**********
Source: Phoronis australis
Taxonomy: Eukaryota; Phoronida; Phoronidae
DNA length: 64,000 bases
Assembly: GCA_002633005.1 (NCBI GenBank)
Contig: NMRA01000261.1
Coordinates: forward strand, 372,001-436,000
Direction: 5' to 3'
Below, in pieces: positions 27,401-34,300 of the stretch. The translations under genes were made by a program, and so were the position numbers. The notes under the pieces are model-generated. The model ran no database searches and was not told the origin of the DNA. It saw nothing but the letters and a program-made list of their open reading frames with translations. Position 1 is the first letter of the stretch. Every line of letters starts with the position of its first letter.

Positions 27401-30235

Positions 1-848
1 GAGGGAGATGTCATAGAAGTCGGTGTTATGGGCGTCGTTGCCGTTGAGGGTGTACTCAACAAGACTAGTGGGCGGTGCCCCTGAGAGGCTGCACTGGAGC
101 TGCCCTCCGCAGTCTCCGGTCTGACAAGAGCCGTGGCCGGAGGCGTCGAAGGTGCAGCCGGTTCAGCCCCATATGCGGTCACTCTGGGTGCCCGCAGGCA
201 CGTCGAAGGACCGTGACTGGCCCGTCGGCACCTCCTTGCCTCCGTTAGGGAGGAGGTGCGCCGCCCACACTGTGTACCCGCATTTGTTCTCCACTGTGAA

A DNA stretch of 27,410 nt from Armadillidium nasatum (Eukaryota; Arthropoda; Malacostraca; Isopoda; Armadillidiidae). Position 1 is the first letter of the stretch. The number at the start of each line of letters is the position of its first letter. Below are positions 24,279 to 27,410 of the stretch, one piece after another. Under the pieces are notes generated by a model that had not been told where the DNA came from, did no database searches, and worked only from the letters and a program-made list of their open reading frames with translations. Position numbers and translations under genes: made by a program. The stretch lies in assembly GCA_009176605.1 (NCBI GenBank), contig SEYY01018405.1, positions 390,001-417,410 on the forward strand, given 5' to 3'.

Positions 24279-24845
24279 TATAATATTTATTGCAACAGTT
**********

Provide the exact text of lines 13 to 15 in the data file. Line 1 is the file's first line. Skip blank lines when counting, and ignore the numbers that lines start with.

201 CGTCGAAGGACCGTGACTGGCCCGTCGGCACCTCCTTGCCTCCGTTAGGGAGGAGGTGCGCCGCCCACACTGTGTACCCGCATTTGTTCTCCACTGTGAA

A DNA stretch of 27,410 nt from Armadillidium nasatum (Eukaryota; Arthropoda; Malacostraca; Isopoda; Armadillidiidae). Position 1 is the first letter of the stretch. The number at the start of each line of letters is the position of its first letter. Below are positions 24,279 to 27,410 of the stretch, one piece after another. Under the pieces are notes generated by a model that had not been told where the DNA came from, did no database searches, and worked only from the letters and a program-made list of their open reading frames with translations. Position numbers and translations under genes: made by a program. The stretch lies in assembly GCA_009176605.1 (NCBI GenBank), contig SEYY01018405.1, positions 390,001-417,410 on the forward strand, given 5' to 3'.

Positions 24279-24845